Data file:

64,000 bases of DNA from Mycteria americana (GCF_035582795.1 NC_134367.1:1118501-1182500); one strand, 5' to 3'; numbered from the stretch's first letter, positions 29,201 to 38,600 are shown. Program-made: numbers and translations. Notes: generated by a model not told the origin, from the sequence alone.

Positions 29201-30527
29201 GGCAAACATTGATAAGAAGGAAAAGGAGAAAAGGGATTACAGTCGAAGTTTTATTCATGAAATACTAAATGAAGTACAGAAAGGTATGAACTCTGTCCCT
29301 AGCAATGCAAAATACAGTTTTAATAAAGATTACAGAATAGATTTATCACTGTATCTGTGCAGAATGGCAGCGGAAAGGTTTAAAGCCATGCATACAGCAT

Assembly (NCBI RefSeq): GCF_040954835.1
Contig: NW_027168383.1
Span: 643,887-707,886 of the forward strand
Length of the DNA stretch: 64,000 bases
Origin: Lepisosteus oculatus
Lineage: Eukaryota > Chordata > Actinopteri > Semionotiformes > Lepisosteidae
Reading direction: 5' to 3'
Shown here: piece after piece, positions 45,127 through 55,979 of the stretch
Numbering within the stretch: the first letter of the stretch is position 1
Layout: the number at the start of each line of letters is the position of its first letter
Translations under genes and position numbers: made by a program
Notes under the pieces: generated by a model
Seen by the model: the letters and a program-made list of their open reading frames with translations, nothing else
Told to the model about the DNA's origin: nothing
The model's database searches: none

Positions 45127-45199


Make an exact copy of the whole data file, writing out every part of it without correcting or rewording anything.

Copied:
64,000 bases of DNA from Mycteria americana (GCF_035582795.1 NC_134367.1:1118501-1182500); one strand, 5' to 3'; numbered from the stretch's first letter, positions 29,201 to 38,600 are shown. Program-made: numbers and translations. Notes: generated by a model not told the origin, from the sequence alone.

Positions 29201-30527
29201 GGCAAACATTGATAAGAAGGAAAAGGAGAAAAGGGATTACAGTCGAAGTTTTATTCATGAAATACTAAATGAAGTACAGAAAGGTATGAACTCTGTCCCT
29301 AGCAATGCAAAATACAGTTTTAATAAAGATTACAGAATAGATTTATCACTGTATCTGTGCAGAATGGCAGCGGAAAGGTTTAAAGCCATGCATACAGCAT

Assembly (NCBI RefSeq): GCF_040954835.1
Contig: NW_027168383.1
Span: 643,887-707,886 of the forward strand
Length of the DNA stretch: 64,000 bases
Origin: Lepisosteus oculatus
Lineage: Eukaryota > Chordata > Actinopteri > Semionotiformes > Lepisosteidae
Reading direction: 5' to 3'
Shown here: piece after piece, positions 45,127 through 55,979 of the stretch
Numbering within the stretch: the first letter of the stretch is position 1
Layout: the number at the start of each line of letters is the position of its first letter
Translations under genes and position numbers: made by a program
Notes under the pieces: generated by a model
Seen by the model: the letters and a program-made list of their open reading frames with translations, nothing else
Told to the model about the DNA's origin: nothing
The model's database searches: none

Positions 45127-45199